Let’s look again at those Millenials…those first time home buyers who would rather rent (and pay rather high rent) to live in the neighborhoods intown Atlanta where they can have a short work commute and walk or bike to amenities. Until there are affordable housing options to buy, we will continue to see a sort of temporary or “transient” resident in these communities – renters who haven’t committed to living in the neighborhood long term, and hope to buy in the future when they can afford it. On top of that, we see much of our “workforce” (think retail, restaurant, police, fire, teachers…) that often move out of the city and face long commutes, clogging up our highways and city streets. I suspect they don’t want to commute, but can’t find housing that is enough space for a family, can’t afford the high rents intown and, thus, move to communities outside the city.
The whole idea behind the Beltline was to create high-density housing so we could fit a lot of people in a relatively small amount of urban real estate. Then, make it easy for them to get around the city without a car so it would help address traffic congestion as the city grows (and, folks, it’s going to continue to grow rapidly — more development, more people, more high-density housing). Unfortunately, there are two key components that are keeping this vision from happening: 1) we are not creating enough affordable housing, so many of our workforce move outside the city and commute and 2) the development of our street infrastructure to support high-density and encourage car-free commuting is painfully behind the pace of development and growth in the city. I’m not telling you anything you don’t already know, but it bears repeating — both of these things have to happen for our city to grow and not be a complete cluster.
Let’s leave the development of roads for another conversation. The need to create affordable housing in Atlanta is, in my view, reaching the level of a crisis. OK, maybe that’s a little dramatic, but it can’t be overstated. Going back to John Hunt’s remarks, “High demand for walkability and the need for more affordable options are leading many cities and developers to think outside our current housing box” — there are some builders and developers in Atlanta who are certainly exploring alternatives to create higher-density, more affordable housing. And, there are some city officials who support these initiatives. And, there are some residents, neighborhoods and communities that “get it”. But, there are also many in each of these groups that can’t let go of the status quo and, thus, keep sufficient affordable housing at bay. Builders who want to keep building their cookie-cutter, 3,000-4,000 sq ft homes on residential lots because it’s easier than exploring new alternatives. City officials who bow down to developers who want to do massive projects, with no consideration or plan for improving the supporting road infrastructure. And, my favorite, residents of neighborhoods who think that the answer is requiring builders to build smaller, single-family homes on city residential lots.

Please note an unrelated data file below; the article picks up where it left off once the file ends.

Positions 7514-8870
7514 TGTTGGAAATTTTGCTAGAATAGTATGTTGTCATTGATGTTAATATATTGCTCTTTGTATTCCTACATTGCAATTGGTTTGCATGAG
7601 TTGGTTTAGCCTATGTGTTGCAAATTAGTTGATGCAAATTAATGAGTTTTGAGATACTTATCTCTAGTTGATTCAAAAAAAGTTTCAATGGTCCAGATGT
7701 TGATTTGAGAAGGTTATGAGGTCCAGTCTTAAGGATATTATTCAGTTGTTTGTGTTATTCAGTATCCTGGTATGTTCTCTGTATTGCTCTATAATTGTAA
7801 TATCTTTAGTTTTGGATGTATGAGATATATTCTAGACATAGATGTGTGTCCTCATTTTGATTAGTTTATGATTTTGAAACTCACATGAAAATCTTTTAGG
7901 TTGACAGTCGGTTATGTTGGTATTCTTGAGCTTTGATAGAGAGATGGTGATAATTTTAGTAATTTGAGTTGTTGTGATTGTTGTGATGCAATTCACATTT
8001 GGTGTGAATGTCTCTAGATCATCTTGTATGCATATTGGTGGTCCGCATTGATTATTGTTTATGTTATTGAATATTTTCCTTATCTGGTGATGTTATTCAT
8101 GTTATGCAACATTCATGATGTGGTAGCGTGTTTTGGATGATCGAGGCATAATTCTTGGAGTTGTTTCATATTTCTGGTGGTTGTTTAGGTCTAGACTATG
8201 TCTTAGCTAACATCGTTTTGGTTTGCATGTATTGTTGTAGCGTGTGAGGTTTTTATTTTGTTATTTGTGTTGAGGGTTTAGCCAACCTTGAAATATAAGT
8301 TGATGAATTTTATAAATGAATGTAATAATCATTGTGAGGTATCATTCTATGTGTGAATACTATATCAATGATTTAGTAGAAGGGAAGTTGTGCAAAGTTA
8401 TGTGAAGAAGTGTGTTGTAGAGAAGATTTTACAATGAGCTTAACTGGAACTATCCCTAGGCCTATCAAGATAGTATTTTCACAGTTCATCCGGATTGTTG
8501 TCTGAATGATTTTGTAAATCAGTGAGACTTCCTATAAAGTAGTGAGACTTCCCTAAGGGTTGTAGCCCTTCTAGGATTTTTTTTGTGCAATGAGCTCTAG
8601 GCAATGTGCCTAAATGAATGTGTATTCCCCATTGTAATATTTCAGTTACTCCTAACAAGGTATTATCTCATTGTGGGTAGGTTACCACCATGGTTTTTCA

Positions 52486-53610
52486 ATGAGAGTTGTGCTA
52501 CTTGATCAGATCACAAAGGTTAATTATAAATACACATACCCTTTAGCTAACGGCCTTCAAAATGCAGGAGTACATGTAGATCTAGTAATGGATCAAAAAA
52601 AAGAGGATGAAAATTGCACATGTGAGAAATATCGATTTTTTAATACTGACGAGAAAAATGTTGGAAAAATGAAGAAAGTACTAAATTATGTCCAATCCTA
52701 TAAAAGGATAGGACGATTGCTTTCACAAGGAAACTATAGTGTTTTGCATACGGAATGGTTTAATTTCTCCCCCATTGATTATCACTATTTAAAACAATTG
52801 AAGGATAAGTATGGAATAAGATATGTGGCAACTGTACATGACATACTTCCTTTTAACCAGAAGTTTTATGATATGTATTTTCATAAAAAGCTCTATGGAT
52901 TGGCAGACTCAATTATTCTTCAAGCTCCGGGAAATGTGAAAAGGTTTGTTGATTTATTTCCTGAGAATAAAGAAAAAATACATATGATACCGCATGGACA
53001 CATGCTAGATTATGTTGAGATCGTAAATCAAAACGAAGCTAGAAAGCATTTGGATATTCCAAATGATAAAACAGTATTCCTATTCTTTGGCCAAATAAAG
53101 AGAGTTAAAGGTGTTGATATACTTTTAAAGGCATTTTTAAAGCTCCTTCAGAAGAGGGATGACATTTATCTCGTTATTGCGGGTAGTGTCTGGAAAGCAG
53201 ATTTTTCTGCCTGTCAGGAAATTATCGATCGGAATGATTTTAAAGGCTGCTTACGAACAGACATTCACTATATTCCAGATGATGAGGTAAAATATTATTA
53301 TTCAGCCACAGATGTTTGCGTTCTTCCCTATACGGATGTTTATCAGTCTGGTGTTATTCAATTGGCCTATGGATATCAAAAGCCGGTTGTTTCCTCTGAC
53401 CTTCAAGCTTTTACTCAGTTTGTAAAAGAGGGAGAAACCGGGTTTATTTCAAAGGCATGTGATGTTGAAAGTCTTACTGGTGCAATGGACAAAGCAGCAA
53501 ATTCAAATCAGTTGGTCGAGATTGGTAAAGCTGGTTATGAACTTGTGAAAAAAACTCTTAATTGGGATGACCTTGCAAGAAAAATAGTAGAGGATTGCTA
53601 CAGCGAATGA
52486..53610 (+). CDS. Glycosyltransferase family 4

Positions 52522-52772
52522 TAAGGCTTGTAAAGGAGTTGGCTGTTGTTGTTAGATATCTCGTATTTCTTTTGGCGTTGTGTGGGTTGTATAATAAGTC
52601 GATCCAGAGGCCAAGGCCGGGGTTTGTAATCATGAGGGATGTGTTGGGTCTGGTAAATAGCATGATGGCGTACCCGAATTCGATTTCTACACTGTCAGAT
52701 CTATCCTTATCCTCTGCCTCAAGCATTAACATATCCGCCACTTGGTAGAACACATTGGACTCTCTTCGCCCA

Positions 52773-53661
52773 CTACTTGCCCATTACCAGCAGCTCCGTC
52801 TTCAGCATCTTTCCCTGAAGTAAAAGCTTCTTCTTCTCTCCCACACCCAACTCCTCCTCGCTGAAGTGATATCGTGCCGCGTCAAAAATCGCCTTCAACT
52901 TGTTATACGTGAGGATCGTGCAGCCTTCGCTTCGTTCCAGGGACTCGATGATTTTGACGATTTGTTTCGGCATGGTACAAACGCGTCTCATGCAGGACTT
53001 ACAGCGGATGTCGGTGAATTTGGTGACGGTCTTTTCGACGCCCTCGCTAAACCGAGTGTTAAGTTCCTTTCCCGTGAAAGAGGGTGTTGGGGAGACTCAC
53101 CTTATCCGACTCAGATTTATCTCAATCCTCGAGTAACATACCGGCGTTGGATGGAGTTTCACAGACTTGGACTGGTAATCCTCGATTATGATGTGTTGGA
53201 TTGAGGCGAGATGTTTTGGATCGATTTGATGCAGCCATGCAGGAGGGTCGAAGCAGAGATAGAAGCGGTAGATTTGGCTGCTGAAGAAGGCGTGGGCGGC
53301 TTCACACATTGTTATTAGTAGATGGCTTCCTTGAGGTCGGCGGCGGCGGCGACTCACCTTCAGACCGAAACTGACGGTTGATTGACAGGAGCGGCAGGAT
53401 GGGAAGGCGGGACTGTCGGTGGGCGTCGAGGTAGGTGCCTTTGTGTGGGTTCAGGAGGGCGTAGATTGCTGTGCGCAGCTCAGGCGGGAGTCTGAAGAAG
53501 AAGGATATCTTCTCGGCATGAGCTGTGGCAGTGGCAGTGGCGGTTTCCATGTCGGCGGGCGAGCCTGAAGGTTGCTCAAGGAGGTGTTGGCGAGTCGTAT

Here’s an idea: A builder purchases a lot or tear-down in, say, Ormewood Park, for $250K (I use Ormewood because, well, that’s my neighborhood and it’s also a great example of staggering price increases because it’s Beltline-adjacent). Using rough numbers, a builder would need to sell the improved property for $800K to make the numbers work — not a greedy number, but a reasonable margin after building costs. In order to sell the house for $800K, they have to build a massive, 4,000 sq ft high-end home by Ormewood Park standards. But, if we think out-of-the-box, could they re-zone to allow for 4 units? We can see examples of these types of attached homes that are designed to fit with the character of the neighborhood — could the builder put 4 units that would be about 1,000 sq ft each and sell for $200K each? That would create 4 affordable housing units in a desirable intown neighborhood. Perhaps an over-simplified example, but just an illustration to get the creative juices flowing. Sadly, re-zoning individual parcels is a process that is painful, so builders most often choose not to pursue it. And, they would almost always have an ugly fight with the neighborhood residents along the way. So, why make the effort?
All this to say, we here at Red Robin Group and Keller Knapp Realty are really into the affordable housing conversation. Several of our agents are active in that space and it’s a conversation that we want to continue to promote. Because we believe it’s what is best for Atlanta. On January 15, our company hosted a Panel Discussion called “Why Affordability Matters” and welcomed some of the brightest minds in Atlanta to come together to discuss the future of affordable housing. The vision and ideas generated by the panel were inspiring and invigorating! There’s a lot of work to do, but I’m optimistic we’ll get there.
Here is the video of our Panel Discussion — let us know what you think!
Big thank you to our sponsor: Blue Ink Title!
Red Robin Group is a team of dedicated agents who live, work and play in our intown Atlanta neighborhoods (I mean, we like walkability and short commutes, too!) If you or someone you know is thinking of buying or selling a home this spring in Atlanta, give us a call — we’d love to meet you and be your partner in your moving journey! Email Melissa Wakamo, or call 404-729-1133.